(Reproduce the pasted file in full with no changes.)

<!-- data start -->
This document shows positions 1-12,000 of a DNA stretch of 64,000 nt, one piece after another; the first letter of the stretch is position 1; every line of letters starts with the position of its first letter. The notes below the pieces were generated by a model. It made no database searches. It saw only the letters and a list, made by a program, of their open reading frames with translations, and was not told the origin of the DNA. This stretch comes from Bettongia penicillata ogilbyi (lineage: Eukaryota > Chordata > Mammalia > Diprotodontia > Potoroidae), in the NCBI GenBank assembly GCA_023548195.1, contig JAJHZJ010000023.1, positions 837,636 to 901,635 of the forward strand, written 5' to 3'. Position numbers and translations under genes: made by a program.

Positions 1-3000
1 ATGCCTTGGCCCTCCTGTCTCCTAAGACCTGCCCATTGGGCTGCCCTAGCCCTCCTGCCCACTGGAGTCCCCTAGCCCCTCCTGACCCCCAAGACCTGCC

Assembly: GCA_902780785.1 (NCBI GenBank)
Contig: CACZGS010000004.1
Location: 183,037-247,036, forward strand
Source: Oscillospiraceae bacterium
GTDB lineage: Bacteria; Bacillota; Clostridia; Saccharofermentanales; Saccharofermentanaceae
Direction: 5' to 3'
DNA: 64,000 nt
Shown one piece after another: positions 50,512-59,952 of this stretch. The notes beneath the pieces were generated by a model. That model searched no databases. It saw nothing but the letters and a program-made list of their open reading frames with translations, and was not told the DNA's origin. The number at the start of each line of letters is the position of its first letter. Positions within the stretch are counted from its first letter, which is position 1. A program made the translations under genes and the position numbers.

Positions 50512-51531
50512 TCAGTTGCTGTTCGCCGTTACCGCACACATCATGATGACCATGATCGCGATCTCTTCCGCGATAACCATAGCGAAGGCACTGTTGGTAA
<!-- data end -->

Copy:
This document shows positions 1-12,000 of a DNA stretch of 64,000 nt, one piece after another; the first letter of the stretch is position 1; every line of letters starts with the position of its first letter. The notes below the pieces were generated by a model. It made no database searches. It saw only the letters and a list, made by a program, of their open reading frames with translations, and was not told the origin of the DNA. This stretch comes from Bettongia penicillata ogilbyi (lineage: Eukaryota > Chordata > Mammalia > Diprotodontia > Potoroidae), in the NCBI GenBank assembly GCA_023548195.1, contig JAJHZJ010000023.1, positions 837,636 to 901,635 of the forward strand, written 5' to 3'. Position numbers and translations under genes: made by a program.

Positions 1-3000
1 ATGCCTTGGCCCTCCTGTCTCCTAAGACCTGCCCATTGGGCTGCCCTAGCCCTCCTGCCCACTGGAGTCCCCTAGCCCCTCCTGACCCCCAAGACCTGCC

Assembly: GCA_902780785.1 (NCBI GenBank)
Contig: CACZGS010000004.1
Location: 183,037-247,036, forward strand
Source: Oscillospiraceae bacterium
GTDB lineage: Bacteria; Bacillota; Clostridia; Saccharofermentanales; Saccharofermentanaceae
Direction: 5' to 3'
DNA: 64,000 nt
Shown one piece after another: positions 50,512-59,952 of this stretch. The notes beneath the pieces were generated by a model. That model searched no databases. It saw nothing but the letters and a program-made list of their open reading frames with translations, and was not told the DNA's origin. The number at the start of each line of letters is the position of its first letter. Positions within the stretch are counted from its first letter, which is position 1. A program made the translations under genes and the position numbers.

Positions 50512-51531
50512 TCAGTTGCTGTTCGCCGTTACCGCACACATCATGATGACCATGATCGCGATCTCTTCCGCGATAACCATAGCGAAGGCACTGTTGGTAA